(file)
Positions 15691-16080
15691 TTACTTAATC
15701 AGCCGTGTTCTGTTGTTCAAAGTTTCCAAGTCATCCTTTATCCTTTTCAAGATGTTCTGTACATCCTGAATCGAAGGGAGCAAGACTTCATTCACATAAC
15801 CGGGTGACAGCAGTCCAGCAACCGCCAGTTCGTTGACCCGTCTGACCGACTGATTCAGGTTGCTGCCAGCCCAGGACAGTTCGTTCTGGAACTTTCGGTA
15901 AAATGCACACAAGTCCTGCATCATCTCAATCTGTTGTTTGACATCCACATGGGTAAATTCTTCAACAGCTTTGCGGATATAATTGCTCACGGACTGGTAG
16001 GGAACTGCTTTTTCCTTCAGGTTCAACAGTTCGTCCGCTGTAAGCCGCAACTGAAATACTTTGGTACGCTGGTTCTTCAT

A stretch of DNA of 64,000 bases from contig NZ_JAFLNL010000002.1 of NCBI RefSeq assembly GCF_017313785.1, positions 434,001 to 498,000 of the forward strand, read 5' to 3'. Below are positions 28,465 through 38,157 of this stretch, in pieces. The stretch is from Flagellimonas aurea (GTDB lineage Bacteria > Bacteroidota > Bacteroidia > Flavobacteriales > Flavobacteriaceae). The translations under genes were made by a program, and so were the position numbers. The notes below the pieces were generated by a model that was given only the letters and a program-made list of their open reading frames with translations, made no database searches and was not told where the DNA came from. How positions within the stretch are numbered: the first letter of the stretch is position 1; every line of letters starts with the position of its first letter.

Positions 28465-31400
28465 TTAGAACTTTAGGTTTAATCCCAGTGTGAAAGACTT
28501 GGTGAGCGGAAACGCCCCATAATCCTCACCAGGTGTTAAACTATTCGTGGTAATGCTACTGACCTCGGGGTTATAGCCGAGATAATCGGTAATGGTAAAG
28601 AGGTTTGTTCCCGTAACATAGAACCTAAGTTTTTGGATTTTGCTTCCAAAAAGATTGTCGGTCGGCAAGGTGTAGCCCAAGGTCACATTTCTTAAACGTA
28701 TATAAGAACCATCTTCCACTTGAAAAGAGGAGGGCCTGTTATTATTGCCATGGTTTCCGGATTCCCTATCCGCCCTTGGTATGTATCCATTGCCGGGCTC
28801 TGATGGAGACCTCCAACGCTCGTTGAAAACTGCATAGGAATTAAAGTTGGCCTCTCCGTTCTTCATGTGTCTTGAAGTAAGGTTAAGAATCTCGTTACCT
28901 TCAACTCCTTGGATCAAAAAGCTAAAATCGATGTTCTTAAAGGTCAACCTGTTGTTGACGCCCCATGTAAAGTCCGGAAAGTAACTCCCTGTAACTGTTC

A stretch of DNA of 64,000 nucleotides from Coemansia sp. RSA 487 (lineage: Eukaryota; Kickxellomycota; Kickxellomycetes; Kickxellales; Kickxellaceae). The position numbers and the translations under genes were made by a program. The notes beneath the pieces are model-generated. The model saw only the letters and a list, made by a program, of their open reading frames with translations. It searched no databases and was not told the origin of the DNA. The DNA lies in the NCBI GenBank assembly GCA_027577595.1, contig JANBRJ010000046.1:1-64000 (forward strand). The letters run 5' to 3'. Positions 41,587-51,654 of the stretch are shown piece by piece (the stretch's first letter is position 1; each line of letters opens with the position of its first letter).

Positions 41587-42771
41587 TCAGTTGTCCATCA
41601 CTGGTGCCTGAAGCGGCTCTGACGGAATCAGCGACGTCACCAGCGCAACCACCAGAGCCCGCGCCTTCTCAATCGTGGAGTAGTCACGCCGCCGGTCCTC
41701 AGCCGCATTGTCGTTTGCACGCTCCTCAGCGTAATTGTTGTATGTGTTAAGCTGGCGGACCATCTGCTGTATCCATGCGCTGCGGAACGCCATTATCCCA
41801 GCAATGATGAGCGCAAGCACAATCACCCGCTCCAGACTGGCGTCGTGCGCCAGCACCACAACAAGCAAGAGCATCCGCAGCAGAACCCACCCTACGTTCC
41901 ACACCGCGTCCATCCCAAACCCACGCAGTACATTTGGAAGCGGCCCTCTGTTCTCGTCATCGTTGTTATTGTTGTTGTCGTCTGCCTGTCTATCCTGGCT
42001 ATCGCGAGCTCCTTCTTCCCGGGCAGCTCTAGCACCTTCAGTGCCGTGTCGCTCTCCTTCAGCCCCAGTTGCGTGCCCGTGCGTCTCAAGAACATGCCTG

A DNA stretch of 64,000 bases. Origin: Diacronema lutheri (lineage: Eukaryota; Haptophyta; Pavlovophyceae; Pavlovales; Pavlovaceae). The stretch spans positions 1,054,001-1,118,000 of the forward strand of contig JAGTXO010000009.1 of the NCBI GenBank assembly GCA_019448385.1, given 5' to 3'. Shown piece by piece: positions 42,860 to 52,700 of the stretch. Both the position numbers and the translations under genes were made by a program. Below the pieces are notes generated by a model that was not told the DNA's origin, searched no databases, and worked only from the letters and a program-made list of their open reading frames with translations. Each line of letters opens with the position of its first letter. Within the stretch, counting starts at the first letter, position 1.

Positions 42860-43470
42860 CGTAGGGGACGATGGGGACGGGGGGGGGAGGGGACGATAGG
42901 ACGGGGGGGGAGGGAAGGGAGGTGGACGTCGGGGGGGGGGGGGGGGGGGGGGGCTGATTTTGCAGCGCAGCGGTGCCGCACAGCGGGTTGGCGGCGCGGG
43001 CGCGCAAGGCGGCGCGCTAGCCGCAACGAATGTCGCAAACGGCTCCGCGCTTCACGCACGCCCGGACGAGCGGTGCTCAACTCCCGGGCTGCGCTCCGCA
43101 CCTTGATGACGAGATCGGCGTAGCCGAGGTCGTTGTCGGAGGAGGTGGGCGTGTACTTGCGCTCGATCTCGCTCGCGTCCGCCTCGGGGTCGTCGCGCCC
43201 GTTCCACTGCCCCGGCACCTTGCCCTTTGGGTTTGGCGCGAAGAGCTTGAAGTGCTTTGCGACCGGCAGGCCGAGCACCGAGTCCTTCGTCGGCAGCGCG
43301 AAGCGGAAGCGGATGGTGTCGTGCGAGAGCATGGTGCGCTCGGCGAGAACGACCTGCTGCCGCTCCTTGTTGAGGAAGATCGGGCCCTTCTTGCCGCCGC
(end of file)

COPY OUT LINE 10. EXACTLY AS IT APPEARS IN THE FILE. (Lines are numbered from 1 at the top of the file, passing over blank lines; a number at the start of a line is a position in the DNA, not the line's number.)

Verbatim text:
28501 GGTGAGCGGAAACGCCCCATAATCCTCACCAGGTGTTAAACTATTCGTGGTAATGCTACTGACCTCGGGGTTATAGCCGAGATAATCGGTAATGGTAAAG